Nearly four decades earlier, Pegula acquired old records of oil and gas drilling that occurred 140 years ago in the Appalachian region. He could make sense of the records because he earned degrees as a petroleum and natural gas engineer at Penn State and is a self-taught geologist. Pegula pored over those records and found the geological formations – the Marcellus shale – that were rich in natural gas.
“Sometimes I can’t sleep at night,’’ Pegula said of studying those records. “I just love it … Some of the (records) are over 100 years old. It’s priceless data. We built our business basically off that.”
Selling drilling assets had made him a fortune, but he still believed more natural gas was hidden in the deeper shale – the Utica formation – underneath Potter County. Geologists also believe this Utica shale that the company is concentrating on could be more productive – and profitable – than the better-known Marcellus shale.
What’s more, Potter County “was wide open” for gas exploration, Pegula said.
So in the past two years, he expanded the drilling and development work of JKLM Energy LLC, a closely held company named for his children. Pegula’s company is intentionally small to keep it nimble and avoid the bureaucratic obstacles of larger gas companies. He employs about 20 people at its headquarters near Pittsburgh. Among the executives is one of Pegula’s daughters, Laura Pegula, a geologist.
A natural gas hotspot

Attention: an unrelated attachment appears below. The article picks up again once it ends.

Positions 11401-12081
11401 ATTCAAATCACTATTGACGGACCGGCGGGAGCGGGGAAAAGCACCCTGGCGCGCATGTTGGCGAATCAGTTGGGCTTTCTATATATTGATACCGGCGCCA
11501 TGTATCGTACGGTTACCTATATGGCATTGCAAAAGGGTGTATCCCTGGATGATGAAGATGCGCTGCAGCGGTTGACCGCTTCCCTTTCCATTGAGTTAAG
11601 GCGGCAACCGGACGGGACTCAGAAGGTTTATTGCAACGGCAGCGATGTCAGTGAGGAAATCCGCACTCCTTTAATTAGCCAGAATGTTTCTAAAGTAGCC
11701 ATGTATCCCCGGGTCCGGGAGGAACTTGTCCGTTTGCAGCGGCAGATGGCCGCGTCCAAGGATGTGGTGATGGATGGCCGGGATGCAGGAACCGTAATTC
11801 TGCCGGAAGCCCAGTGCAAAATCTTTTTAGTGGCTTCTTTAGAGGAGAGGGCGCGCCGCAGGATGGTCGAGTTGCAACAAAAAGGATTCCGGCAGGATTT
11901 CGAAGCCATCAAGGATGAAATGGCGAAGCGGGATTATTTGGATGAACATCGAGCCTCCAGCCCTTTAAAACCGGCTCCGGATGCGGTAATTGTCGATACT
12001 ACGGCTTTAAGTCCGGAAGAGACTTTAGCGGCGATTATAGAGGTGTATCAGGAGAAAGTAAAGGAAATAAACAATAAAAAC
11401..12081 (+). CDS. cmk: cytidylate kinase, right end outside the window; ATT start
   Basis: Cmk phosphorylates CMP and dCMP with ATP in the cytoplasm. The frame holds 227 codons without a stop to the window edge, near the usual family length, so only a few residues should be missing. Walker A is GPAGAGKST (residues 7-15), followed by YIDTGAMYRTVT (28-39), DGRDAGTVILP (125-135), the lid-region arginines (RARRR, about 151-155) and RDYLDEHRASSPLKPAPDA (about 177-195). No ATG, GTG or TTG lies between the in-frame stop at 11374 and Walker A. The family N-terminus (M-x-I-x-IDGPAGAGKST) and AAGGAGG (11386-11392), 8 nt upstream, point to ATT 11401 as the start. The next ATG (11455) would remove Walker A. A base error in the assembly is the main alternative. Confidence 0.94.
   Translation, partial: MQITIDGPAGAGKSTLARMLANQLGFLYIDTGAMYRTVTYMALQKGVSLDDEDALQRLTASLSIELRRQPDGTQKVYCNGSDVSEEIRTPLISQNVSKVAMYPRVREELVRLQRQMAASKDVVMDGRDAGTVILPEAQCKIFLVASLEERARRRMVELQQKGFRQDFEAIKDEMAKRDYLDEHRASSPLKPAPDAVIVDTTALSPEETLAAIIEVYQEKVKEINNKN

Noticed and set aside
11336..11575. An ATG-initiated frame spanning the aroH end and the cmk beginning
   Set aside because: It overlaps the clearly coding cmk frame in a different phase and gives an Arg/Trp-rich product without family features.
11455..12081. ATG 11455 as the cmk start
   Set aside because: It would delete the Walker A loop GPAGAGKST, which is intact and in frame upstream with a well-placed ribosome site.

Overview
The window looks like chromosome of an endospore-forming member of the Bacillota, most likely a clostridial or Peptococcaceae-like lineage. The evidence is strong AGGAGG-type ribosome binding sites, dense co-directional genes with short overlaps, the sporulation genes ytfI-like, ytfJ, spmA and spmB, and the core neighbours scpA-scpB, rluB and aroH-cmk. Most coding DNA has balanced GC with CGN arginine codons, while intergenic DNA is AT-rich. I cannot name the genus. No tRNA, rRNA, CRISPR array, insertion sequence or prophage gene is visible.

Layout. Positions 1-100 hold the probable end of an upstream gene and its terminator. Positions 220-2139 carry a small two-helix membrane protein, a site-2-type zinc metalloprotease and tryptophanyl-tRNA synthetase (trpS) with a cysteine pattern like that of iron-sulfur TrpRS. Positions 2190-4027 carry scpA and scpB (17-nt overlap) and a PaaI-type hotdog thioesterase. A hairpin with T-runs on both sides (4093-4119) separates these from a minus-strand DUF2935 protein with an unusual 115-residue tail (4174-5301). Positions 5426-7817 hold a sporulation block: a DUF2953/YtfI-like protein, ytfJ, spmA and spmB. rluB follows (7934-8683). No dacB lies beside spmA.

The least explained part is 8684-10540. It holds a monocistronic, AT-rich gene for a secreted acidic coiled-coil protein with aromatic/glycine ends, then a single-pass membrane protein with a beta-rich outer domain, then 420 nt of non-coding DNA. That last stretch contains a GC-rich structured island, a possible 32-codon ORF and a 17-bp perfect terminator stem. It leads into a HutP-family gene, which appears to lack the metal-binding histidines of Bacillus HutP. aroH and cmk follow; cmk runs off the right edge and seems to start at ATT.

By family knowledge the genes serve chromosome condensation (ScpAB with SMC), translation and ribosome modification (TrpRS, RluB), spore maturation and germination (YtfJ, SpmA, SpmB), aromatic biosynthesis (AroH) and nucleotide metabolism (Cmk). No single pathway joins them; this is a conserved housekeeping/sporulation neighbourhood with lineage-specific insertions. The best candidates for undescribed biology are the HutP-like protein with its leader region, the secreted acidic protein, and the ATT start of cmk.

Up in the mountains and far from the main roads in Potter County, JKLM and its contractors are busy. Pegula’s company has gotten permits for 47 natural gas wells in Potter County, according to Pennsylvania Department of Environmental Protection records.
Some permits are for wells since drilled or fracked. Others are ready to be explored and possibly drilled in the months or years ahead, depending on the market and pipeline infrastructure.
A well can cost $10 million or more to build. After waiting up to six months to get a permit from Pennsylvania, the land is cleared and roads are created. An initial crew drills down the first 2,500 feet or so. Next, the big rig comes in to drill down in a vertical and horizontal well that ends in a well 8.5 inches in diameter before cement casing is added to reinforce it.
Water goes to the drilling site from a tank facility that handles the 700 to 800 truckloads necessary for the process. Drilling can take about a month, followed by about 10 days of fracking.
Beyond the drilling, the company has built pipelines, a 72,000-barrel storage facility and spent an undisclosed amount of money on local roads that lead to JKLM sites, company and local officials say.
On a recent visit to Headwaters 143, two wells painted red sat in the middle of what had been a sprawling drilling pad just a couple months ago. The gas flows – increased and lowered depending on supply and demand – to a metering site about a half mile away where it then connects to a pipeline that takes it to New York and several other states.
It could take up to a year for Pegula to learn whether Headwaters 143 will produce what drillers hope.
“Being a month in, we’re confident enough to continue drilling wells,’’ said Jake Long, JKLM’s operation manager.
Pegula gets especially involved in work related to geology and rock structures and the gas discoveries, said Long, who has worked with JKLM about two years.
“He’s still very rooted in what his passion was, which is oil and gas, which is what brought about the sports teams and real estate development. He’s still involved with what got him there and what he’s done his whole life,’’ Long said.
That people are now realizing Pegula’s firm is increasing its drilling operations – and is the only major player actively operating in Potter County – is not a surprise to Pegula watchers over the years.